A Benediction of Pop-Rock Worship: Part I


This past Monday a group of men and women gathered at the kind invitation of the Calvin Institute of Christian Worship for a consultation on the function of pop-rock worship in contemporary church life.

The group included historians like Lester Ruth, Monique Ingalls and Wen Reagan. It included musicians like David Crowder, David Gungor, David Bailey and David Fuentes. Only songwriters with the name "David," in fact, were invited. Which, of course, is far from true, because we also had the privilege of these people's company: Graham Kendrick, Robbie Seay, Matt Boswell, Miranda Dodson, Latifah Phillips, Charlie Hall, Andy Piercy, Greg Scheer, Tommy Walker, Ed Wilmington, John Chisum, Troy Hatfield and Zac Hicks (who has written up a wonderful report of our gathering here).

The group brought together theologians like Jeremy Begbie, Steven Guthrie, Todd Johnson and John Witvliet. And it included folks like Robin Parry, editor at Wipf & Stock; Ken Heffner, the director of the Calvin Festival of Faith and Music; Erin Rose, program director with Making a Melody based in Richmond, VA; and the always impressive staff at CICW. It goes without saying that many other people could have been included and that a number of sharp folks, like Jamie Smith and Nikki Fletcher, could not make it for any number of reasons. You can see here the happy group here for yourself.



Why was this consultation called?

At one level, we wanted to bring together a group of people who rarely gathered in one room: pop-rock
Libations with Kendrick and Gungor
musicians, theologians, poets, worship leaders, and producers. Certain great moments of musical renewal, we observed, have occurred as musicians and theologians have gotten together. We'd also heard from Matt Redman, Graham Kendrick and Andy Piercy of gatherings like this in the UK, and we believed something equally fruitful could come of bringing a similar sort of people together in North America. At another level, we wished to explore some of the common concerns raised about pop-rock worship music: lamentations about the theologically narrow content; complaints about the impoverished poetry; screeds against a predictable musicality, among other concerns. Such concerns unfortunately have frequently degenerated to a hullabaloo of noise, often leaving the critics blind to their own problematic biases and resulting in relatively useless outcomes.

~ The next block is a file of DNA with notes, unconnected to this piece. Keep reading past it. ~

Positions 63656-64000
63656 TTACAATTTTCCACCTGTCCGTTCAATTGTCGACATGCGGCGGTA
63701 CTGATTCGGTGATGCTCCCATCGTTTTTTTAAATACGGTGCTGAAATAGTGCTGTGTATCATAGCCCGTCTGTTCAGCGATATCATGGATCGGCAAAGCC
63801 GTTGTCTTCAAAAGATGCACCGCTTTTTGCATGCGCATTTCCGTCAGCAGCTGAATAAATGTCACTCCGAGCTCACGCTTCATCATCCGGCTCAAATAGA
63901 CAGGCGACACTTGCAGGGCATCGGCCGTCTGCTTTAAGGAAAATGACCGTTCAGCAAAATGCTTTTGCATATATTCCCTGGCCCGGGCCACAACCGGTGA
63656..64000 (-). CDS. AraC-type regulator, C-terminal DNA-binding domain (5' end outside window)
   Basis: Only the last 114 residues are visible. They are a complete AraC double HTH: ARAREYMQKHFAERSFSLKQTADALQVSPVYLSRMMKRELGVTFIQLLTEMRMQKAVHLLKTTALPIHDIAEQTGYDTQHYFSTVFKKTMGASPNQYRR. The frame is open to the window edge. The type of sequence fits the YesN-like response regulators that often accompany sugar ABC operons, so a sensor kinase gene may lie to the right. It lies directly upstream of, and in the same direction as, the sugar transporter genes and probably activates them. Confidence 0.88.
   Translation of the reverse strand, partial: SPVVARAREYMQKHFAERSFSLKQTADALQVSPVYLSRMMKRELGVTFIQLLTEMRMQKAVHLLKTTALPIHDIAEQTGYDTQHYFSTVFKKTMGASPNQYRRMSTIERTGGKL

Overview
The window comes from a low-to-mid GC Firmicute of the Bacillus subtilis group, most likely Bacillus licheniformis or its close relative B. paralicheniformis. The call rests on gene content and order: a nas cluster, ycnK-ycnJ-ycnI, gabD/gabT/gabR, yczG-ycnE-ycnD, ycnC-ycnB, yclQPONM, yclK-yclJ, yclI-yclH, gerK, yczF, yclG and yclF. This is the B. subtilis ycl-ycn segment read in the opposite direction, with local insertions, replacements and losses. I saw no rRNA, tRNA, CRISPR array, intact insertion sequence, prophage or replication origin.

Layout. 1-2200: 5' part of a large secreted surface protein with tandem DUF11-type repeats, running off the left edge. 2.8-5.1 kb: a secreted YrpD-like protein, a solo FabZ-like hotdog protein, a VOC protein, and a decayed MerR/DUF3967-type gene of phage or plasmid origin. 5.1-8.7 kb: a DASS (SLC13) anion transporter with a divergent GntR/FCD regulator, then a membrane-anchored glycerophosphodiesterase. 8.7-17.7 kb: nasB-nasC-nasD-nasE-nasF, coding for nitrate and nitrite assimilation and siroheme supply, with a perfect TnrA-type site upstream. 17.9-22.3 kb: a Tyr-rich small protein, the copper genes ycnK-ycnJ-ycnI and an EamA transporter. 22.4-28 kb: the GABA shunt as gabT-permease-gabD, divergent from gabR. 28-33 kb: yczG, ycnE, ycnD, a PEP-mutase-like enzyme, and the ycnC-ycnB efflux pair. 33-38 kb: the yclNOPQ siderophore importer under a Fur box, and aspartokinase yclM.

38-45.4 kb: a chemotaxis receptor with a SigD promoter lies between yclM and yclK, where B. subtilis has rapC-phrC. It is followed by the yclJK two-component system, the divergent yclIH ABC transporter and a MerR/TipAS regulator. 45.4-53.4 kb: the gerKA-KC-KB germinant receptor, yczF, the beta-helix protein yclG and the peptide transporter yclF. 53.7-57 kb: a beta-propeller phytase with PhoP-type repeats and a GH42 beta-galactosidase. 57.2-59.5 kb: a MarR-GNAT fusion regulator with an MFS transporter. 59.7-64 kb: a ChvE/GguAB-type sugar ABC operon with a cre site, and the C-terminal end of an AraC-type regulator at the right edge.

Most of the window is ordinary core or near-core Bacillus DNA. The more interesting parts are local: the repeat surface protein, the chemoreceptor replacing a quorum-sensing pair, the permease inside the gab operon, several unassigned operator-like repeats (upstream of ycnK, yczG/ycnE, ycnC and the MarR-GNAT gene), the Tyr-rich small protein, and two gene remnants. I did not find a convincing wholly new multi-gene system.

Worse perhaps, such criticisms have rarely taken place in person, in hospitable environments; more often than not, they have operated like shots across the bow, with opposite sides regarding each other as enemies or as mutually exclusive participants in the work of the church's worship. Stereotypes about pop-rock music, we felt, were just that, moreover: stereotypical rather than faithful characterizations of a rather more complex world.

We believed something deeply generative might result from a gathering like this, where in mutual submission we discovered together pop-rock music that enabled the church to worship, as songwriter Mike Crawford might say, with “words to build a life upon.” If a better outcome were to be expected, then, it would be one that would require what has always been required: the work of the whole church.

Robbie Seay, Zac Hicks, Wen Reagan, Miranda Dodson, Lester Ruth (in deep contemplation), Andy Piercy


So who was being invited to this consultation? We identified three criteria to focus our invitations:

1. They genuinely cared about pop-rock music in contemporary worship. They were neither cynical about this community, nor pessimistic about its musical style, nor dismissive or naive about its potential contribution to the church’s music, but rather hopeful and eager to support the healthy growth of this kind of church music.

2. They were currently involved in this musical practice, whether as worship leaders, musicians, writers, producers, theologians or commentators.

3. They had a strategic contribution to make in light of our gathering, whether in the form of new music crafted, new albums produced, new commentary written or platforms from which to communicate the results of our consultation, or new possibilities for healthy relationship across musical, liturgical and ecclesial and professional lines.

It was in light of all of this that we gathered in Grand Rapids from May 19-21 for what turned out to be a profoundly encouraging, humbling and fruitful series of conversations. In part two of this post, I'll post a series of reflections that I shared with the group on the final morning of our gathering.

Between Two Ferns
The original photograph

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